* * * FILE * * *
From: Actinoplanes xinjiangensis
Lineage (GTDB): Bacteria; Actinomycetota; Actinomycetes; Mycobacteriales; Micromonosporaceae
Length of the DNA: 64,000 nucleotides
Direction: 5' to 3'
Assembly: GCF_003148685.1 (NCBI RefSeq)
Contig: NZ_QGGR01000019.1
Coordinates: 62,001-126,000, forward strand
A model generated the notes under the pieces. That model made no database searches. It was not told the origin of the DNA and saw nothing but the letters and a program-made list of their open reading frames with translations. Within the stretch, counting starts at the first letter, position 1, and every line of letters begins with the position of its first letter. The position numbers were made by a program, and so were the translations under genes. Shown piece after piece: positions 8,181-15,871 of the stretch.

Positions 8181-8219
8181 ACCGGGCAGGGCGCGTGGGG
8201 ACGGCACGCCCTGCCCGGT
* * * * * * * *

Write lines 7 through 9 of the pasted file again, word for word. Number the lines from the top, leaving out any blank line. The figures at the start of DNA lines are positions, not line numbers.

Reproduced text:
Coordinates: 62,001-126,000, forward strand
A model generated the notes under the pieces. That model made no database searches. It was not told the origin of the DNA and saw nothing but the letters and a program-made list of their open reading frames with translations. Within the stretch, counting starts at the first letter, position 1, and every line of letters begins with the position of its first letter. The position numbers were made by a program, and so were the translations under genes. Shown piece after piece: positions 8,181-15,871 of the stretch.

Positions 8181-8219